While you should schedule time for your work, you should also schedule some open availability with your team. Let them know when you’re free to chat, discuss minor details of a project or when your office door is open to them. If that time doesn’t work for them or they need to discuss something important, put time in your schedule to help them.
2. Use Automation Tools
Max DePree makes it seem so simple:
“The first responsibility of a leader is to define reality. The last is to say thank you. In between, the leader is a servant.”
Let’s break down the wisdom in this quote:
A SERVANT. A LEADER.
Previously, I shared the nine qualities of a servant leader. The servant leader has characteristics of both a servant and a leader. The characteristics are blended together in a harmonious balance. The result is a servant leader we can all admire.
Defining reality is a huge part of leadership. You want to follow a leader who is honest about the current situation you face as an organization.
A leader should be optimistic but still realistic. If a company is nearing bankruptcy, you want a leader who understands the gravity of the situation—but not one who is frozen by that reality. You want someone who can navigate through the storm and lead everyone to the best possible outcome.
John G. Miller is a world authority on personal accountability. He is a frequent keynote speaker and the author of QBQ! The Question Behind the Question, Flipping the Switch and Outstanding! 47 Ways to Make Your Organization Exceptional. He is also the co-author of the brand new Parenting the QBQ Way. He is founder of QBQ, Inc., an organizational development firm based in Denver, CO. Its mission is “Helping Organizations Make Personal Accountability a Core Value.” He and his wife, Karen, have been married for thirty-three years. They have seven children and two grandchildren.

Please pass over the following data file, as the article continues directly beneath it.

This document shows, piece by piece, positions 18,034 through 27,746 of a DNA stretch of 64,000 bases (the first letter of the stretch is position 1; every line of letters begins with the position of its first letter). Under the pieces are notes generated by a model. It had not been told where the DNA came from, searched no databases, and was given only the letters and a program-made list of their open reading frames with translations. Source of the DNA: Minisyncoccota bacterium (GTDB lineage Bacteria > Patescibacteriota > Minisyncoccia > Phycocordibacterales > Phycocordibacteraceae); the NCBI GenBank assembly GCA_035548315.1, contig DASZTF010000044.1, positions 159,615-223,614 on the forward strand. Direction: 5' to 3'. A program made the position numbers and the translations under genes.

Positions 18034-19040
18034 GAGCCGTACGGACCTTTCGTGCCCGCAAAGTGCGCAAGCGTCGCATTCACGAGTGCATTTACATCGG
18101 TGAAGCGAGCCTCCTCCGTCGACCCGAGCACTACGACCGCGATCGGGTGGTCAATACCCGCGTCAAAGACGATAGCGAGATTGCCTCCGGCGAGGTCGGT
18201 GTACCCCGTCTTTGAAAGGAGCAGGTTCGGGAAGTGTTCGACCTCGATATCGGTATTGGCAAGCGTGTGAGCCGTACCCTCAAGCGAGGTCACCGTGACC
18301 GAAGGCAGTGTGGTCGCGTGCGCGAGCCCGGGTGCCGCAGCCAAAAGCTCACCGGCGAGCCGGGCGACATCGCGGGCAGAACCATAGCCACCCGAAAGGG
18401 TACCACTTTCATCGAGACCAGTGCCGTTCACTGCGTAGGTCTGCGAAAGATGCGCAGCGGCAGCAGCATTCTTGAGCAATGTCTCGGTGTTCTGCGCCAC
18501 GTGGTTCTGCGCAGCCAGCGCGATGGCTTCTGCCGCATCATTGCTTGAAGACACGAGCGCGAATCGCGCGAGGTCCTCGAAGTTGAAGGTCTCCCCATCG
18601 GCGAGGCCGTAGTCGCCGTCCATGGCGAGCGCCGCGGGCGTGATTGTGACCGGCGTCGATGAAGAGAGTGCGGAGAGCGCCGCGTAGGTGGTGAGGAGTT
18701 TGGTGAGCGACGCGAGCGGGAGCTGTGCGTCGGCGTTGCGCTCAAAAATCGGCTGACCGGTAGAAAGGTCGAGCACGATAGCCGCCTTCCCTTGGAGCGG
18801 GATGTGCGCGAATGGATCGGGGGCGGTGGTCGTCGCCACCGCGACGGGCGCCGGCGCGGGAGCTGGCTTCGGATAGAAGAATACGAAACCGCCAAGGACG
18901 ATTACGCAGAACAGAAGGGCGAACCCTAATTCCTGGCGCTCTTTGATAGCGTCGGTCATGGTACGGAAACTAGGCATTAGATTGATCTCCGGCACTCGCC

Procrastinating, whining, blaming, deflecting, playing the victim, entitlement. I guess I can start out by blaming you for removing all excuses! If you take all these away, then what are we left with?
A better person. The humanness in all of us leads us to fall into these traps, but they are costly on many levels. It is more difficult for me to serve others, grow myself, reach objectives, and simply be outstanding when I engage in these traps. We at QBQ Inc. have discovered these traps can be eliminated by using the tool we call The Question Behind the Question – the QBQ. The QBQ enables us to practice personal accountability and when we do, we are better in all areas of life.
You’ve worked with organizations all over the world. Often when you’re called in, the culture is not at its finest. How do you assess the state of accountability within a culture?
We listen. Our words represent our inner thinking and attitude, so when we hear people asking the wrong questions – we call them Incorrect Questions (IQs) – like “When will that department do its job right?” “Who dropped the ball?” and “Why don’t I get more coaching?” then we know there is a lack of personal accountability within the culture. The myth is, “There are no I’s in team.” There are definitely “I’s” in every single team everywhere, and when the I’s practice personal accountability, the team can do great things.